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Werner Bauer

L 65/93, 1993

Acrylic glass, acrylic foil, fluorescent lamp, forex, wood

71,5 x 71,5 x 16,5 cm

Photo: Gerhard Sauer

 

Were one to gauge the developments in constructive-concrete art by the scope that the employed materials allow for devising new forms, Werner Bauer from Völklingen would certainly have to be regarded as one of the most ingenious representatives of his branch. Since the late 1960s he has experimented with constructivist elements and structures that go far beyond what is generally understood by the terms sculpture or picture. More than that, he also has a way of employing even the most outlandish materials for his work. Beginning with the rather homely example of wood, over the years Werner Bauer has above all discovered industrially manufactured materials, such as Plexiglas or silicon, and foils made of PVC and acrylic.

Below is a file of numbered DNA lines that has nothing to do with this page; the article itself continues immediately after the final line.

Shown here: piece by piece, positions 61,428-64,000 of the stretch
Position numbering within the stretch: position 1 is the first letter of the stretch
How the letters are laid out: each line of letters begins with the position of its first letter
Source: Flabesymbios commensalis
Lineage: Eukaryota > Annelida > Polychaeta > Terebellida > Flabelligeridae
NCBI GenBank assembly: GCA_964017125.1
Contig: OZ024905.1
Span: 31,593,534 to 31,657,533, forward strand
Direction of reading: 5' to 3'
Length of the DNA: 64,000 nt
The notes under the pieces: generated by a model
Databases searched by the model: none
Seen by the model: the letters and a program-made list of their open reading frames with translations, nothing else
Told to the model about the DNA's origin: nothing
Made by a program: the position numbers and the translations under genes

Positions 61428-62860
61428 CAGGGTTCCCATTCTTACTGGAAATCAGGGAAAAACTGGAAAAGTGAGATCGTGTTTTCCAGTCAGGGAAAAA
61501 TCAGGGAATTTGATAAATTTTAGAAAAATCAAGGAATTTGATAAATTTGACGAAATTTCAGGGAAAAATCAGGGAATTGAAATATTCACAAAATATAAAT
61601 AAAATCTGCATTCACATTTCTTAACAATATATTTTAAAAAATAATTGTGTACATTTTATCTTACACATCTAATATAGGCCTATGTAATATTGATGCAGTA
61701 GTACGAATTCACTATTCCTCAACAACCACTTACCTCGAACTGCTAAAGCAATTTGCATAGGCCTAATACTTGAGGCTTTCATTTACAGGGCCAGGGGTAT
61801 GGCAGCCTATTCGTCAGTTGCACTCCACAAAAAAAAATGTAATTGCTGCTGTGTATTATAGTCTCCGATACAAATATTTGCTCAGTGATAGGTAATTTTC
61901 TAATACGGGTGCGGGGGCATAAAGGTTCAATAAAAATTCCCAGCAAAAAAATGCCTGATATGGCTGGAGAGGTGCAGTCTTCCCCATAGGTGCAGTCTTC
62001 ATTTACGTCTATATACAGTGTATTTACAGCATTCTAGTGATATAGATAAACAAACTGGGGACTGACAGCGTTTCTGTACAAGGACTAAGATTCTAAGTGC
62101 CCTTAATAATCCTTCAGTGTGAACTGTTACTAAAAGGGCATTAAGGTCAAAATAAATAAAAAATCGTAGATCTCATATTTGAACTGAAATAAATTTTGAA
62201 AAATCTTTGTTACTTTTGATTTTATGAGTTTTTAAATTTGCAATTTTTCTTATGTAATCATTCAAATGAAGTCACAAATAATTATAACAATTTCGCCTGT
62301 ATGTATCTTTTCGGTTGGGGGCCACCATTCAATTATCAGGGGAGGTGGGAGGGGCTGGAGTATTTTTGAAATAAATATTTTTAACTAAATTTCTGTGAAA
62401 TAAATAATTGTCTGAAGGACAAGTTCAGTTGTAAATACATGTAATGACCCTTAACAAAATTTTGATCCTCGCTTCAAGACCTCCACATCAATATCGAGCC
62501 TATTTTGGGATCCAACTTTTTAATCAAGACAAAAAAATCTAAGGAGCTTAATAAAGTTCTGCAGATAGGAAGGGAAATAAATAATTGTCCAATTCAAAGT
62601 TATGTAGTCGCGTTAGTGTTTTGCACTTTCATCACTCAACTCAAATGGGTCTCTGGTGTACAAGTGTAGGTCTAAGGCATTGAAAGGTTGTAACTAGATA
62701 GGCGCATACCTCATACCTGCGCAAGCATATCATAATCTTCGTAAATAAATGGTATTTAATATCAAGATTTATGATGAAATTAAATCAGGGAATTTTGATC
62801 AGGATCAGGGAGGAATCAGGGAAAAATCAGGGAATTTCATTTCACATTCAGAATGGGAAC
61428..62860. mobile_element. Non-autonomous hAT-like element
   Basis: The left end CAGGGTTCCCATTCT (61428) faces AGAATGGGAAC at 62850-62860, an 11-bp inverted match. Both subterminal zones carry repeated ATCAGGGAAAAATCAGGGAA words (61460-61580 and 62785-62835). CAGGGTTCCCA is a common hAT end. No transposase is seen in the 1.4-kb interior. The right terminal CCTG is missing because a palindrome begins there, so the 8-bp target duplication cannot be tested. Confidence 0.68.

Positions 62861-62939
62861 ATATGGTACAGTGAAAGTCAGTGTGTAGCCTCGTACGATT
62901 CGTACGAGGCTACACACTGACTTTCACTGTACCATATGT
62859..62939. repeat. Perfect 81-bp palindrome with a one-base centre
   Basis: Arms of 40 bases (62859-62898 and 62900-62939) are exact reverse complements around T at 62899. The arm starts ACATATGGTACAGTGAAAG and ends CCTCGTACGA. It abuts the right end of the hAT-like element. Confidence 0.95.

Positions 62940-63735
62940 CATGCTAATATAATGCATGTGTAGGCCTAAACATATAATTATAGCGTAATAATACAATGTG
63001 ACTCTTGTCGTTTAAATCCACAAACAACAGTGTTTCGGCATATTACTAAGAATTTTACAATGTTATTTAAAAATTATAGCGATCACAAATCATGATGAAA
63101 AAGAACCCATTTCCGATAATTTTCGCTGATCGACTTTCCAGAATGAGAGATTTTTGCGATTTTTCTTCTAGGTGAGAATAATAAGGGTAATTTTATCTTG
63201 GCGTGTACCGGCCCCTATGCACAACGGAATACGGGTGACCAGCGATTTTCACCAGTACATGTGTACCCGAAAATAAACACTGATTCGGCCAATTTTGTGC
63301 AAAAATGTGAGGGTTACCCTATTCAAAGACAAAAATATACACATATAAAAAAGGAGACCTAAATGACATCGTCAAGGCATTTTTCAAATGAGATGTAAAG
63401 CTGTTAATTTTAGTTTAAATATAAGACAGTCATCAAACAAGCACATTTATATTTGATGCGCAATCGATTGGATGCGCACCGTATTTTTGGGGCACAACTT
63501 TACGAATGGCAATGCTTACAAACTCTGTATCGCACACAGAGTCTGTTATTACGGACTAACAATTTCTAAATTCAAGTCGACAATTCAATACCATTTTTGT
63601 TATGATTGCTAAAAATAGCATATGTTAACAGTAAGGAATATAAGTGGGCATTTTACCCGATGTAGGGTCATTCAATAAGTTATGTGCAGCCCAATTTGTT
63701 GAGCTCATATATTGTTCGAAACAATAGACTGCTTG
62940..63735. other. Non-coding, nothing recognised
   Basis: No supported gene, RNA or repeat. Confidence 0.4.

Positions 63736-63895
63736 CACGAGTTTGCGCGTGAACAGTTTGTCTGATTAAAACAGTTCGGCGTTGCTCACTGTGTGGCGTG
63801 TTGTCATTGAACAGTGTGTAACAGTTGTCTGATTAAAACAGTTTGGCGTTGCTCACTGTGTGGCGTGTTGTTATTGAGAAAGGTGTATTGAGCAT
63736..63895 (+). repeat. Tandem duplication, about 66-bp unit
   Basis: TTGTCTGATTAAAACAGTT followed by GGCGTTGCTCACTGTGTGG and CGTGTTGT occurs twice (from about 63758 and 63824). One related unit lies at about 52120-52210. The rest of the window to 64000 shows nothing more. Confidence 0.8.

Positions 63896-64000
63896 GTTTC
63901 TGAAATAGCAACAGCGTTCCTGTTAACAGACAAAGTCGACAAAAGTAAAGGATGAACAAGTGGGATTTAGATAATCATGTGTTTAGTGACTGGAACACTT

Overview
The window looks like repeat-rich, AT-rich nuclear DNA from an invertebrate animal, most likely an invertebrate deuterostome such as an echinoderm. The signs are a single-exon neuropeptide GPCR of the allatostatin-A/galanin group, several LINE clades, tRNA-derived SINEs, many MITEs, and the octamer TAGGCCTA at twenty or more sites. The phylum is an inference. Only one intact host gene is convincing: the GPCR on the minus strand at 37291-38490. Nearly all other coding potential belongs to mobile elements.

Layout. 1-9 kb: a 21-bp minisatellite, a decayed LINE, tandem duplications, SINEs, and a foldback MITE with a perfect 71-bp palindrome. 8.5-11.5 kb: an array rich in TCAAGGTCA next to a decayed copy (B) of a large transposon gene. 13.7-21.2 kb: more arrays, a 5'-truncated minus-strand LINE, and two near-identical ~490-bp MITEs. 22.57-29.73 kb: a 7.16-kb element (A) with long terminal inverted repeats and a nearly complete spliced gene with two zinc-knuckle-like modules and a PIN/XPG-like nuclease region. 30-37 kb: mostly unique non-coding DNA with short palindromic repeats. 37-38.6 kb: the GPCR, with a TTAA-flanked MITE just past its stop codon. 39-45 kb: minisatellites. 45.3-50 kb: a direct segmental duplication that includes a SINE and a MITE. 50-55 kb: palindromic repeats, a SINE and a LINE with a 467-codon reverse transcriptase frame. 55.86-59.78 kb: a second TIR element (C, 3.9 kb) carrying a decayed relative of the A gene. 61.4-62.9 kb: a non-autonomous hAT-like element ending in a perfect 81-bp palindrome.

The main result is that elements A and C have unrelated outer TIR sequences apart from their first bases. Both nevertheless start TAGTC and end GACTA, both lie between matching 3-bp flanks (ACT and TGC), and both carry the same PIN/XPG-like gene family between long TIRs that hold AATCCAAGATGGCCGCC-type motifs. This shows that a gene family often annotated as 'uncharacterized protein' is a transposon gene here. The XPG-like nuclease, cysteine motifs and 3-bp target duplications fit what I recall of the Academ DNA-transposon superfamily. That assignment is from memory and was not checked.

This last choice derives from the highly original idea of lending immaterial and formless light a perfectly material and configurable form. The same idea is at the back of the work L 65/93 from 1993. It consists of a square form, fifteen centimetres deep, containing an artificial light source. The latter is invisible to the beholder, for only the light it emits penetrates the upper surface of the construction through a series of discrete slits. The slits not only give the object as a whole a geometrical pattern, they also act as lugs for a large number of transparent foils, whose loop shapes create an impressive ornamentation.

 

This ornamentation develops like sound waves from out of the centre of the picture – in ever-decreasing, overlapping arcs – thus giving the surface of the square a vibrating quality. While initially this vibration may originate from the unconventional form, its actual intensity comes from the work's equally exceptional materiality: Bauer not only lends form to the immaterial light by means of these “light-catcher foils”, as previously alluded to, but also uses them to obtain differing levels of brightness. In this way the artist modulates the light, as it were, while the light for its part modulates the work. In this way Werner Bauer seems to have opened up new dimensions for constructive-concrete art.

Werner Bauer

1934 born in Völklingen
Lives and works in Saarbrücken